Assess the view that the most important element in maintaining Hitler’s regime in power between 1933 and 1945 was the consent of the German people. Interpretation D and to some extent A argue that the German people supported the regime while B and C suggest that other factors such as repression, propaganda and economic conditions played a vital role in Hitler’s maintenance of power. The German nation as pointed out in source A (“A”) had a “long tradition of obedience to authority” so we can assume that the circumstances that were created in the 1920-1930s led to the willing establishment of a new regime. This is supported by the argument that the people gave their vote to Hitler and his followers repeatedly, as argued by Flenly in “A.” Historical evidence has shown us that Hitler gained support even from Germans living outside Germany. His occupation of Austria was an outstanding achievement as Austria welcomed their German neighbors and 200,000 Austrians gathered to welcome Hitler and hear his speech.
Fighting between some of the leading Nazi’s also meant that it would have been near impossible to put together an effective economy with all missions heading towards the same aim. It is fair to say that the strengths towards this statement highly outweigh the weaknesses, as the war economy was very poorly coordinated due to the many factors that contributed to German war production decreasing. In February of 1942, Albert Speer was appointed as Minister of Armaments, which at the time was a crucial role in the Nazi’s dominant mechanism. This was became the centralising ministry amongst all
Source A is about removing opposition and the use of propaganda to control what the population thought and did this is challenging the question as the consent is not given but actually forced out of the none Arian people of Germany. The source suggests that the Nazis removed the peoples basic rights like freedom of speech because they feared that the people would speak out against the laws that had been created to keep them under control. This is a strong argument against the Germans giving support towards the regime because it suggests that the Germans. Source A also suggests that after the war Germany still wasn’t ready politically so Hitler had an easy task in taking power the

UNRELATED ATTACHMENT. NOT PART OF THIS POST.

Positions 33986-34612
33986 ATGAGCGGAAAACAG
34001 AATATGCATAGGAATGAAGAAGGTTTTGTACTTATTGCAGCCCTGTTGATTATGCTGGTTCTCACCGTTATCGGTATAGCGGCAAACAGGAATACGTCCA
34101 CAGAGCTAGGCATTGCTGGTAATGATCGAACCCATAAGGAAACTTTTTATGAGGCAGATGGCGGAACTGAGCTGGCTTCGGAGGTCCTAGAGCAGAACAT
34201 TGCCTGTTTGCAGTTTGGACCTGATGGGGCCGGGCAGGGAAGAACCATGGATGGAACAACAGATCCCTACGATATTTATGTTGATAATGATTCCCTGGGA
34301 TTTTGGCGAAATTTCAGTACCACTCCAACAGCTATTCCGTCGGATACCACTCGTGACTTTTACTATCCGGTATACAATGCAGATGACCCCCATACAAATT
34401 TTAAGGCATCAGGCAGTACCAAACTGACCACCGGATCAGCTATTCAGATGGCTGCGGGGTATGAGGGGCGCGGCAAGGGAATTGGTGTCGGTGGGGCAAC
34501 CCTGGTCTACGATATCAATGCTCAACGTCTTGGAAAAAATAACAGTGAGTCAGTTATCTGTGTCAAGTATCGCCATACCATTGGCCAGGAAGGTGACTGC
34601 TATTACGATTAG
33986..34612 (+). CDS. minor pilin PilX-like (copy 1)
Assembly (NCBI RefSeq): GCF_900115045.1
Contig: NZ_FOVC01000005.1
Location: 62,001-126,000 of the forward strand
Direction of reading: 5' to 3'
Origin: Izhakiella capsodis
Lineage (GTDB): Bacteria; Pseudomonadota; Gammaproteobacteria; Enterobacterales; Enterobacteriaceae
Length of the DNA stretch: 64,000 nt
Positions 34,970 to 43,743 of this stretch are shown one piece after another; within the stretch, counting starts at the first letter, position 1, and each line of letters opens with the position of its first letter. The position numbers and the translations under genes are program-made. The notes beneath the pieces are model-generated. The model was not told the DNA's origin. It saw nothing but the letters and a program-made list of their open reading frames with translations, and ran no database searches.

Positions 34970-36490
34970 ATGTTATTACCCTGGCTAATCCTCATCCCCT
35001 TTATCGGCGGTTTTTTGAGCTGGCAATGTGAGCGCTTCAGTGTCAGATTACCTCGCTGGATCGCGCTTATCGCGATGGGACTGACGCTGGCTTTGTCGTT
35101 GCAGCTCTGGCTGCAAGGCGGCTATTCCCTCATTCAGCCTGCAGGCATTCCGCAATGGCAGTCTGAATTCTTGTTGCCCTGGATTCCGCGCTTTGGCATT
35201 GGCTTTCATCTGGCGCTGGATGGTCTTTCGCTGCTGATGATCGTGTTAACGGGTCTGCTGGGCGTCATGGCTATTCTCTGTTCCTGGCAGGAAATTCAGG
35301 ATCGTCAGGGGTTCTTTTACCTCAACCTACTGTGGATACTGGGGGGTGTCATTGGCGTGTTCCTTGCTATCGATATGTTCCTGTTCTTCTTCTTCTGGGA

The League also didn’t work because America didn’t join and it was the American President Woodrow Wilson who created it and it would never have worked unless all the nations were allowed to join. The failure of this organisation encouraged Hitler because he had witnessed how weak and inefficient it was. The Abyssinia Crisis is a good example of how the League
General von schleicher stopped supporting von papen and decided he himself should become chancellor, this triggered of a power struggle between von schleicher nd von papen, which ended with them handing power to Hitler. Hitler was made Chancellor in 1933 after von Papen persuades Hindenburg. Von Papen thought that as long as there were a limited number of Nazis in the cabinet then Hitler could be controlled. Von Papen was wrong. Another thing was there was the weakness of the Weimar government, which played its part.